QAMISHLI, Syria (ChurchMilitant.com) - The Islamic State (ISIS) has officially claimed responsibility for a vicious gun attack on Monday that left two Armenian priests dead and a deacon injured.
International Christian Concern (ICC) reported that Fr. Hanna Bidu, his son, Fr. Hovsep Petoyan, and Deacon Fati Sano were traveling within Syria from Qamishli to Deir ez-Zor to inspect an Armenian Catholic Church that had been damaged in Syria's ongoing civil war.
Unidentified gunmen opened fire on their car, killing Bidu instantly, fatally wounding Petoyan who died later in the hospital and wounding Sano.
Bullet holes can be seen in the seats and windshield of the car in footage posted by Hewar News of civilians exploring the vehicle after the attacks.
Church Militant spoke with Claire Evans, ICC's regional manager for the Middle East, about the attack.
She told Church Militant that the funeral liturgies for the two priests were held on Tuesday and explained the gravity of the current situation in Syria, especially for Christians.
"These two priests sadly join a long list of Christian religious leaders who have been killed or disappeared since the beginning of the Syrian conflict," said Evans.
Evans explained that northeastern Syria was becoming a safe haven for religious diversity until Turkey invaded in October, shattering that safety.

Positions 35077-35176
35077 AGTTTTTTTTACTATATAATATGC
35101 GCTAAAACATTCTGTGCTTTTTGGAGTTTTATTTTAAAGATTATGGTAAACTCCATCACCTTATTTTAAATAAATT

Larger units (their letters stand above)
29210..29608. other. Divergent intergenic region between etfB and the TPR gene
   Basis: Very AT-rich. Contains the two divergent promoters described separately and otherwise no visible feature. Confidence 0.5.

Syrian Christians are now facing two threats, one from Turkey and another from ISIS, said Evans: "The situation is a sad reminder that Syrian Christians are facing two threats: Turkey and ISIS."
She explained the situation further: "Islamic extremists backed by Turkey were given free rein to target anyone who doesn't conform. It is little wonder that we are seeing a reassertion and emboldening of ISIS within the past few weeks."
Qamishli is a city in northeast Syria that borders Turkey and is inhabited mostly by Arabs, Assyrians, Kurds and Armenians. The city is considered a Christian center in Syria with roughly 2,000 Armenian Catholics.
Egypt Independent reports that there were also three simultaneous bombings on Monday in Qamishli — two car bombs and a motorcycle rigged with explosives blew up near a school and several churches as well as in a busy market.
The Syrian Observatory for Human Rights reported that six civilians have been killed and 23 have been injured. Three of those injuries were critical and the victims were taken to the Kurdistan region of Iraq.
The Ottoman Empire launched campaigns to displace and murder Armenians at the outbreak of World War I in 1914.
The forced deportations and displacements were established to kill the Armenians by marching them under harsh conditions. By these deportations along with direct massacres, researchers have estimated that somewhere between 1–1.5 million Armenian victims were murdered.
The city to which the two priests and deacon were traveling, Deir ez-Zor, was the last place the Ottoman Empire sent Armenian caravans with the plan to have Arabs kill them.
The people of Deir ez-Zor, however, were opposed to the genocide that was unfolding and took pity on the caravans. The mayor at the time, Haj Fadel Al-Aboud, provided safety, work, food and shelter, bringing the Ottoman Empire's plan to nought.
Speaking of the Armenian priests who were assassinated and mindful of this history, Evans noted that these murders are particularly troubling: "This tragedy is further compounded with the knowledge that the ancestors of these two priests survived the 1915 Armenian genocide perpetrated by Turkey, only for their children to fall victim to an ISIS genocide."
"We cannot make the mistake of thinking that ISIS is defeated and that Turkey's invasion will have no consequences for Christians," she added.